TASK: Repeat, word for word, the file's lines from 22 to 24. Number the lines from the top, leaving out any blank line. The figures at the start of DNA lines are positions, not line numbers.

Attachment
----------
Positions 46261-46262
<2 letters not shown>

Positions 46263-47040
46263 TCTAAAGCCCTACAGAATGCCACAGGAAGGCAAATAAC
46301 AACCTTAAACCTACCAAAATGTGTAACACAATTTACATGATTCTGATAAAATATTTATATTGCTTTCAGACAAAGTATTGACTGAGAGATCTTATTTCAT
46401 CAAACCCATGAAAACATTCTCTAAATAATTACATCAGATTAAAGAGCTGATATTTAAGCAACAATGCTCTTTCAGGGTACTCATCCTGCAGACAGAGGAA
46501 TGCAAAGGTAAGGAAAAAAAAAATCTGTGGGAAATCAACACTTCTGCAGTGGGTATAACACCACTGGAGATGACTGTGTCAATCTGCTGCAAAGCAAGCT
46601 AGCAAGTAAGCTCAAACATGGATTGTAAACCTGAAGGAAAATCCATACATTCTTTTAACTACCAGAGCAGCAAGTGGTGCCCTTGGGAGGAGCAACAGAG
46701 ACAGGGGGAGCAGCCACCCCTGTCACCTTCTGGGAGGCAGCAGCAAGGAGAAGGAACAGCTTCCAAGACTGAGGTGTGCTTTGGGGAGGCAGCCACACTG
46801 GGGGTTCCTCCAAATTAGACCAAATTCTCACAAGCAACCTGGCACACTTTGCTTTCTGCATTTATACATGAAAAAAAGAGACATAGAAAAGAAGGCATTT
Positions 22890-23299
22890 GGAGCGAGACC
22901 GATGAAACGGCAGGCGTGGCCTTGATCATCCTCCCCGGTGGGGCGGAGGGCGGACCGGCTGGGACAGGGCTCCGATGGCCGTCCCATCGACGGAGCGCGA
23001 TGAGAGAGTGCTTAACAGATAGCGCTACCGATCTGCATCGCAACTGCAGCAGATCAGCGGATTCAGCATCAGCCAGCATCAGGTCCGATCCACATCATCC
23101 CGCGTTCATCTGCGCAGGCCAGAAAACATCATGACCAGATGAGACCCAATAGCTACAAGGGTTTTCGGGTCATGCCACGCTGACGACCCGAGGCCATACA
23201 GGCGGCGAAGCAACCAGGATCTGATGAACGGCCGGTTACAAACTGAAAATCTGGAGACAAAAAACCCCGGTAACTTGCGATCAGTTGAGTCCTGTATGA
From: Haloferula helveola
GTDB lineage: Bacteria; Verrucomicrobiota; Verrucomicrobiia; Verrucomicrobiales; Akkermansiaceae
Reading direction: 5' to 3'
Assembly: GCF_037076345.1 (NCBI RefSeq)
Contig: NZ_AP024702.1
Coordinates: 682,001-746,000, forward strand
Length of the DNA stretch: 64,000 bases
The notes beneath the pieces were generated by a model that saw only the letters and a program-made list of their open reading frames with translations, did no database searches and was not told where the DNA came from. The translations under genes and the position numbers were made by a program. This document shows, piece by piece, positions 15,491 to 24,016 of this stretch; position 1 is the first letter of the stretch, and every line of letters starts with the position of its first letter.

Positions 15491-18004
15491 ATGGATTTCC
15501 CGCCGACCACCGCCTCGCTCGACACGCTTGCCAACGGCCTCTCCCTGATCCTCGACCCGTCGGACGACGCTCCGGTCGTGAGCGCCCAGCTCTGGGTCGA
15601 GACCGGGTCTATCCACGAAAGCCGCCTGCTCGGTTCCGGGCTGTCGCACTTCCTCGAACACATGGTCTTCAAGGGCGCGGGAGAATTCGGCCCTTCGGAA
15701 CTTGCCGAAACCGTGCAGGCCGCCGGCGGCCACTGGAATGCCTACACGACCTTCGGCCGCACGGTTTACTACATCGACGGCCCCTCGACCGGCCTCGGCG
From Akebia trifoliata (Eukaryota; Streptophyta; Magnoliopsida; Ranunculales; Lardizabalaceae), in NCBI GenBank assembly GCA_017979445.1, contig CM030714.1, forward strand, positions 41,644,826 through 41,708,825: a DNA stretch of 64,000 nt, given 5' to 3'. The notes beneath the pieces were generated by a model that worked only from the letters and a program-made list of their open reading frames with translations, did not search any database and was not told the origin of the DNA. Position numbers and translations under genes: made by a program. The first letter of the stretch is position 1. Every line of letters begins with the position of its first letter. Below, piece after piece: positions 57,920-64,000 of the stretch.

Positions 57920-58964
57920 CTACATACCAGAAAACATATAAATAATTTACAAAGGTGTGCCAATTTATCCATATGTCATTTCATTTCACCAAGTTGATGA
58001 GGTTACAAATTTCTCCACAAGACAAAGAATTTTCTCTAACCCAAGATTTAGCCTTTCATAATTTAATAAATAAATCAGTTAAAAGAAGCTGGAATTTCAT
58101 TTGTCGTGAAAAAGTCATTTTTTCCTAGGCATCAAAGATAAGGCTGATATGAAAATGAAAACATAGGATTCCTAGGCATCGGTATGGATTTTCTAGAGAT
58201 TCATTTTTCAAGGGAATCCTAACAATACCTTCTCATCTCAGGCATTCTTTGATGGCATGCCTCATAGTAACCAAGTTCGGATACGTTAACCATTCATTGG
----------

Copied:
Coordinates: 682,001-746,000, forward strand
Length of the DNA stretch: 64,000 bases
The notes beneath the pieces were generated by a model that saw only the letters and a program-made list of their open reading frames with translations, did no database searches and was not told where the DNA came from. The translations under genes and the position numbers were made by a program. This document shows, piece by piece, positions 15,491 to 24,016 of this stretch; position 1 is the first letter of the stretch, and every line of letters starts with the position of its first letter.